Select winners are invited to present and discuss their research at the annual Humane Studies Research Colloquium and to attend other colloquia throughout the year. Fellows also join a network of more than 10,000 IHS academics committed to the ideas of liberty and intellectual freedom.

"The Humane Studies Fellowship award is a precious gift of time that will enable me to continue with my research projects at a more rapid and effective pace. It makes a great difference."

- Susan Hamilton, Harvard University, HSF Winner

If you have any questions, please visit the frequently asked questions page and read about the application process. If you need assistance after reading the FAQs, please submit a question via our contact form.

Please pass the word on to any graduate students you know who may be interested in this.

Iranian Students: Beaten, Bloody, But Unbowed

Candace de Russy

AOL provides vivid and heartrending coverage of this week's vicious government suppression of the protest of tens of thousands of courageous students. We can but applaud and echo the following sentiments of a leading Iranian opposition leader -- even though the students by far outshine him in bravery :

The most senior opposition supporter in the clerical leadership made a rare public show of backing for the students in comments over the weekend. Akbar Hashemi Rafsanjani, a former president who usually works behind the scenes, warned that “suppression is not the way to run a country.” “Most students are protesting the existing situation,” he said. “My heart breaks when I see that students are suppressed.”

Top 10 Books for College Students...No Comment

Ashley Thorne

Popular campus reads today include Sense and Sensibility and Sea Monsters and World War Z: An Oral History of the Zombie War.

A Liberal Professor Humors His Conservative "Whipper-Snapper" Students

Ashley Thorne

Via Campus Reform, I read an interesting post today on a blog called Hugo Schwyzer. The author, an anonymous "community college history and gender studies professor, animal rights activist and Episcopal youth minister with a passion for Christ, chinchillas, trail running, poetry, gender justice, country music, and reconciling contradictions," writes about his realization that some of the most engaging and articulate students he has taught have been politically conservative. Of course, his admission is tempered with lots of qualifying remarks to his liberal colleagues ("Not for one second will I concede the intellectual superiority of conservative ideas or values"), but he sees conservative students as the ones filling the good role of "counter-cultural rebelliousness" on campus today. Even through his bless-your-heart condescension, the professor clearly enjoys his repartees with such students. He views conservative students who "come from turbulent and impoverished backgrounds,"  and "'ought' to be reliable Democrats," but "become infatuated with the Republican gospel of stern self-reliance and the 'up by your bootstraps' mentality" as misguided and ultimately arrogant. But he still loves having them in class.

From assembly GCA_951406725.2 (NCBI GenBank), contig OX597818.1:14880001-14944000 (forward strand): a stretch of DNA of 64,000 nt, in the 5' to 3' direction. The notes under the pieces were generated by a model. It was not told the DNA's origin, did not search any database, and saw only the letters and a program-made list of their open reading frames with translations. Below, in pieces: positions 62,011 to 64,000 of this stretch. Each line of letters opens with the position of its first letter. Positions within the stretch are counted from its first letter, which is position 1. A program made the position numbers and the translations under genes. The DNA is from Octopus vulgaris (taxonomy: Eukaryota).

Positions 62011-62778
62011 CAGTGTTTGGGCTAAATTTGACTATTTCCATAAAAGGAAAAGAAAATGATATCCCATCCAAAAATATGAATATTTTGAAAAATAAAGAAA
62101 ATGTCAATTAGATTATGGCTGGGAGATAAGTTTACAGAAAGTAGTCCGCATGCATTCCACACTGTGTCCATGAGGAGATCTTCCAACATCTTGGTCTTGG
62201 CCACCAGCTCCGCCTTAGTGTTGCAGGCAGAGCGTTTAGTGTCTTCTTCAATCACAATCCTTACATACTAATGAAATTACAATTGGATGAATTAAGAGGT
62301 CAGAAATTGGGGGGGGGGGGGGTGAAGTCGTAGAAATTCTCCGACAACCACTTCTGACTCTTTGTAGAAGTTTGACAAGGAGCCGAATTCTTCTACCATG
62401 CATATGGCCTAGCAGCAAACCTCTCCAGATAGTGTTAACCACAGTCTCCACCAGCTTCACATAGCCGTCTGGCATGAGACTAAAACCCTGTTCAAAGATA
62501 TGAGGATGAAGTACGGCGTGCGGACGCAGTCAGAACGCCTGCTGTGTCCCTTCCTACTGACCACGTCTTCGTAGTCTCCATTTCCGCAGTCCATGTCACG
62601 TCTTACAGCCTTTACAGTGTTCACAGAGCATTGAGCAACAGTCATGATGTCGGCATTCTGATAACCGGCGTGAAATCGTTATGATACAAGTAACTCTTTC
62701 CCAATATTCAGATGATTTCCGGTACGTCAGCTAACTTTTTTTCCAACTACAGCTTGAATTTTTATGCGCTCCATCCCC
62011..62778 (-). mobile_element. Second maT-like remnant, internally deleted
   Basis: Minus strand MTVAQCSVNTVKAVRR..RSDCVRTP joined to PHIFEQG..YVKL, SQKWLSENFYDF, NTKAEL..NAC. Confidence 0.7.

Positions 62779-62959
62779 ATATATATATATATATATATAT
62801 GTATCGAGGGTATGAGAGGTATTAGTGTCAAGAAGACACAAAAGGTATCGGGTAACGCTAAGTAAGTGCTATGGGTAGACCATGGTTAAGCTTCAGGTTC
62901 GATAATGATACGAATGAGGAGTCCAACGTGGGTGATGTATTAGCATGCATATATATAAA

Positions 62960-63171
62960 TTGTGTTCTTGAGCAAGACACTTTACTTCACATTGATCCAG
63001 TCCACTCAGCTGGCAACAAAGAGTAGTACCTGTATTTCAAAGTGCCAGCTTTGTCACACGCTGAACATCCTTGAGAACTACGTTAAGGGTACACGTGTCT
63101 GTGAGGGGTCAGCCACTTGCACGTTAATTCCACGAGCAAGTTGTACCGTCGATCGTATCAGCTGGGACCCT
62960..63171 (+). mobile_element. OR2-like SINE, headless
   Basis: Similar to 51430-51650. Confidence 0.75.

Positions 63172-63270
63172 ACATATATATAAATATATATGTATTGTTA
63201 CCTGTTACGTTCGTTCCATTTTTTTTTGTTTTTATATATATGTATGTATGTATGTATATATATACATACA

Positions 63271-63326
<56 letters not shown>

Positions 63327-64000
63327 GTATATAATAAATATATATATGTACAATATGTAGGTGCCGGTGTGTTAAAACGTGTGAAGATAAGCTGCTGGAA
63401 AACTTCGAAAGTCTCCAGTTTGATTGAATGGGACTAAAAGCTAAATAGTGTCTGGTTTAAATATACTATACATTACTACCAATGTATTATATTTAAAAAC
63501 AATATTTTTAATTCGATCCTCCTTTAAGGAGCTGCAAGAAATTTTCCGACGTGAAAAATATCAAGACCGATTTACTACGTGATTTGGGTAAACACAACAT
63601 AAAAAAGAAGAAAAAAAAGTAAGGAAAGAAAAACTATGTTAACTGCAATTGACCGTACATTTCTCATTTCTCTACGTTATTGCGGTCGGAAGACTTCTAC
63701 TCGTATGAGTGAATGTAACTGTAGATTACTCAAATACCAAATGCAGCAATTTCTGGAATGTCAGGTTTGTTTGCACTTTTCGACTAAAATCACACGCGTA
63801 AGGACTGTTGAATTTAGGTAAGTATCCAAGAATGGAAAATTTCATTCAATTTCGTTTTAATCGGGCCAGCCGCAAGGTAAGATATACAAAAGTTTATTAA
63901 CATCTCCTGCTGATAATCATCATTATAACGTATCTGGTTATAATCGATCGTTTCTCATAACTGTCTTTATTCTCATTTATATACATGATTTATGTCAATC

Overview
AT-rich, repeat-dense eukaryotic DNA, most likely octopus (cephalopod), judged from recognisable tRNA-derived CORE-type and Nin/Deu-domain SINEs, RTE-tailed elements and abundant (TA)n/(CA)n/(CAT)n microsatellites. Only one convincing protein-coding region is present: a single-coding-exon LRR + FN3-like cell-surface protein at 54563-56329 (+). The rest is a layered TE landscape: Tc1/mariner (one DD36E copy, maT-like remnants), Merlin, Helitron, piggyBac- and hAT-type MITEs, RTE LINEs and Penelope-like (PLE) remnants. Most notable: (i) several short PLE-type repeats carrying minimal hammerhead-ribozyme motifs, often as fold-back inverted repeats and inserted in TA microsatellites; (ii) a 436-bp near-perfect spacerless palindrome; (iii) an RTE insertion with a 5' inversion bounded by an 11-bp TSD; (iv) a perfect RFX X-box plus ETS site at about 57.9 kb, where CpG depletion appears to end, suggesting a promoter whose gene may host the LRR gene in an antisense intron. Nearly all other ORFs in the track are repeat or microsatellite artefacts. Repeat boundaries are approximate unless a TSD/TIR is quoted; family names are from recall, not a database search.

Sustainability is a Waste: 10 Reasons to Oppose the Sustainability Movement on Your Campus

Peter Wood

College students hear a lot about sustainability these days, but do you know what it really means?

School Lit: Should Students Pick Their Own?

Ashley Thorne

What do you think?

Millennium Falcon: The Bias Birds of Prey

Ashley Thorne

The University of Arizona's Millennial Student Project targets "unconscious bias."

Slouching Toward the Therapeutic University: Part 2

Tom Wood

How the "students as customers" attitude and the self-esteem movement undermine good education.

Berkeley in the Sixties

Tom Wood

With its excitement and passion in intellectual life, perhaps it was the Golden Age of the American university.

Champlain Ethics

Peter Wood

How the University of Vermont waters down character education

How the Dorms Are Politicized: The Case of the University of Delaware

Adam Kissel

This paper was presented by Adam Kissel at a panel at the National Association of Scholars general conference in Washington, DC, on January 11, 2009. Kissel is the director of the Individual Rights Defense Program at the Foundation for Individual Rights in Education (FIRE).

Peer at the Rear

Ashley Thorne

Satire on the professor-student relationship

Secrets, Secrets Are No Fun

Ashley Thorne

The college-driven trend to divulge says something about higher education's vision of itself as therapeutic.

Making Allowances

Ashley Thorne

Want to keep students on the track to academic success? Pay them!

She Do the Plagiarists in Many Voices: An Anthropologist's New Rationale for Academic Dishonesty

Peter Wood

It seems the Internet generation of students has a novel excuse for plagiarism: "I was exploring the ever-changing version of my self." In a world of Wikipedia, YouTube, Blogspot, and Second Life, can authorship be "fluid"?

The Georgia Diversion: Faculty Aren't Biased, Students Are, Says the Peach State. Really?

Peter Wood

The University System of Georgia conducted a "Survey on Student Speech and Discussion," which has been heralded as proof that the U.S. doesn't have a problem with bias in the classroom. But we have our doubts. Clouding the results is a mistaken substitution of "tolerance" for freedom of speech.

Are Students Customers? No

Peter Wood

NAS Executive Director Peter Wood replies to Ed Cutting with an opposing view, that "the 'customer service' model of higher education is an illusory path to real academic reform."

Are Students Customers? Yes

Ed Cutting

One of our members, Ed Cutting, argues that students should be treated with a customer service model based on the free market. After all, higher education can't get much worse, can it?

UD Faculty, Students Stand Up Against Res Life Proposal

The University of Delaware Faculty Senate held debate over the proposed new residence life program, a repackaged version of what was formerly known as "the treatment."